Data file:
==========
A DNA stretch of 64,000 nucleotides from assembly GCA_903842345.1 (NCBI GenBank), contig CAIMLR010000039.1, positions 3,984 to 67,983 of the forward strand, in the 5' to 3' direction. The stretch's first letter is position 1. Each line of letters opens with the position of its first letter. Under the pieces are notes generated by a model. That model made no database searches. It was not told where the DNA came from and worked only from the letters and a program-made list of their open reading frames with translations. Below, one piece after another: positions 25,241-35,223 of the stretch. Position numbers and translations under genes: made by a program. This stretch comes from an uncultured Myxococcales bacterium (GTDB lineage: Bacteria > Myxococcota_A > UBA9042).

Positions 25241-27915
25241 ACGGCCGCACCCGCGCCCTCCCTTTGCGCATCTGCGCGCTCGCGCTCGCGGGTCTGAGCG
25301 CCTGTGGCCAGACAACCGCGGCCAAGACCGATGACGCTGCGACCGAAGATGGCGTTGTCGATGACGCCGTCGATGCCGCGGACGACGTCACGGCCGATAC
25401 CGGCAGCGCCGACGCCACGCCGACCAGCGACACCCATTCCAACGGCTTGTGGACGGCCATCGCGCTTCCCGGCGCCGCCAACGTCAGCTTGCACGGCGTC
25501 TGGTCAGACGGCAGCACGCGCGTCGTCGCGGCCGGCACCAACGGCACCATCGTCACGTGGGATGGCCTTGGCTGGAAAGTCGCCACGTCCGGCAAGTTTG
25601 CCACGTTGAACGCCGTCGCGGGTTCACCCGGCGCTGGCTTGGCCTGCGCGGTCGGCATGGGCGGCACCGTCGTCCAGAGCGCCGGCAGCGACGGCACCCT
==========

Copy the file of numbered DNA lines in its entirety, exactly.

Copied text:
A DNA stretch of 64,000 nucleotides from assembly GCA_903842345.1 (NCBI GenBank), contig CAIMLR010000039.1, positions 3,984 to 67,983 of the forward strand, in the 5' to 3' direction. The stretch's first letter is position 1. Each line of letters opens with the position of its first letter. Under the pieces are notes generated by a model. That model made no database searches. It was not told where the DNA came from and worked only from the letters and a program-made list of their open reading frames with translations. Below, one piece after another: positions 25,241-35,223 of the stretch. Position numbers and translations under genes: made by a program. This stretch comes from an uncultured Myxococcales bacterium (GTDB lineage: Bacteria > Myxococcota_A > UBA9042).

Positions 25241-27915
25241 ACGGCCGCACCCGCGCCCTCCCTTTGCGCATCTGCGCGCTCGCGCTCGCGGGTCTGAGCG
25301 CCTGTGGCCAGACAACCGCGGCCAAGACCGATGACGCTGCGACCGAAGATGGCGTTGTCGATGACGCCGTCGATGCCGCGGACGACGTCACGGCCGATAC
25401 CGGCAGCGCCGACGCCACGCCGACCAGCGACACCCATTCCAACGGCTTGTGGACGGCCATCGCGCTTCCCGGCGCCGCCAACGTCAGCTTGCACGGCGTC
25501 TGGTCAGACGGCAGCACGCGCGTCGTCGCGGCCGGCACCAACGGCACCATCGTCACGTGGGATGGCCTTGGCTGGAAAGTCGCCACGTCCGGCAAGTTTG
25601 CCACGTTGAACGCCGTCGCGGGTTCACCCGGCGCTGGCTTGGCCTGCGCGGTCGGCATGGGCGGCACCGTCGTCCAGAGCGCCGGCAGCGACGGCACCCT